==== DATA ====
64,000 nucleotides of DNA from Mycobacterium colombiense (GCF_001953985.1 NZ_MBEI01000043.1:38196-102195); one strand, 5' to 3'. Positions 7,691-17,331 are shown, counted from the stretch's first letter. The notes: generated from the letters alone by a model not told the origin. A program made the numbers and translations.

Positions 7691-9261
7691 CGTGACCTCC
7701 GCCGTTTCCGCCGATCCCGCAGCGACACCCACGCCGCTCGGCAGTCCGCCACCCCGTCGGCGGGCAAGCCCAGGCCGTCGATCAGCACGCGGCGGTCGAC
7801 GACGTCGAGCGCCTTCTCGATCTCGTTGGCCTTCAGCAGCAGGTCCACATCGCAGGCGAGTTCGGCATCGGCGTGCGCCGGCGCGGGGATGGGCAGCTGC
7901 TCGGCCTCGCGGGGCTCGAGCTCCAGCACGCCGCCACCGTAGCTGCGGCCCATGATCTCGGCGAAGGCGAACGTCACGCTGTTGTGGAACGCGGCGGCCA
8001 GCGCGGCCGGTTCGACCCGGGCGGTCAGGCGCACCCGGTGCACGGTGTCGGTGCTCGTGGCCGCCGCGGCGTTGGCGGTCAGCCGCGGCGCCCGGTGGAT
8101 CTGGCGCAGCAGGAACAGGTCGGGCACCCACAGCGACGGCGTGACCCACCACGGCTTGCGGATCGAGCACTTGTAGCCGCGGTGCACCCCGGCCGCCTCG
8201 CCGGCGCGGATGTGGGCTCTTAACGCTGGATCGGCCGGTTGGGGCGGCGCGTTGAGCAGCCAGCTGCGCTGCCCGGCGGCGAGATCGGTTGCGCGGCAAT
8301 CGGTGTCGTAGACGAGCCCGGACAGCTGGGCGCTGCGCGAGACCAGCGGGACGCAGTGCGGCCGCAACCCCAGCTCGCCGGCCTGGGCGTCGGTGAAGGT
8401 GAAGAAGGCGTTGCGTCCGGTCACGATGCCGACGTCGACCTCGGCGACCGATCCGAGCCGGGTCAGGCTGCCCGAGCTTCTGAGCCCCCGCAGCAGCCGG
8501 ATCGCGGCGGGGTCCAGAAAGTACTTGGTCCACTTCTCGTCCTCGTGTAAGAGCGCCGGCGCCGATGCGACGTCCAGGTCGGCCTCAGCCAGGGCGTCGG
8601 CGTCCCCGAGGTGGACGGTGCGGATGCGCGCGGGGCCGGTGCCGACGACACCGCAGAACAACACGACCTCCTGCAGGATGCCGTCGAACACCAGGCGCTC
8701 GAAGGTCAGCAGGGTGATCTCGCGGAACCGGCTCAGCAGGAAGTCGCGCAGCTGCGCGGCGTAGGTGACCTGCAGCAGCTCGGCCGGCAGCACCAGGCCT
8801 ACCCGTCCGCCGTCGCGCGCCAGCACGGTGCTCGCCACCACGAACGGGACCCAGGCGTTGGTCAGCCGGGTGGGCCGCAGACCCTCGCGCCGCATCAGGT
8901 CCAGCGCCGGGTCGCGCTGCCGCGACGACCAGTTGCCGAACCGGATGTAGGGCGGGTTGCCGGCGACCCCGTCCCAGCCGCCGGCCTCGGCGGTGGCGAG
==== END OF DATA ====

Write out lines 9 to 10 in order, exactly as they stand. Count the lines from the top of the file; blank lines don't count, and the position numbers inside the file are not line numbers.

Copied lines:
8201 CCGGCGCGGATGTGGGCTCTTAACGCTGGATCGGCCGGTTGGGGCGGCGCGTTGAGCAGCCAGCTGCGCTGCCCGGCGGCGAGATCGGTTGCGCGGCAAT
8301 CGGTGTCGTAGACGAGCCCGGACAGCTGGGCGCTGCGCGAGACCAGCGGGACGCAGTGCGGCCGCAACCCCAGCTCGCCGGCCTGGGCGTCGGTGAAGGT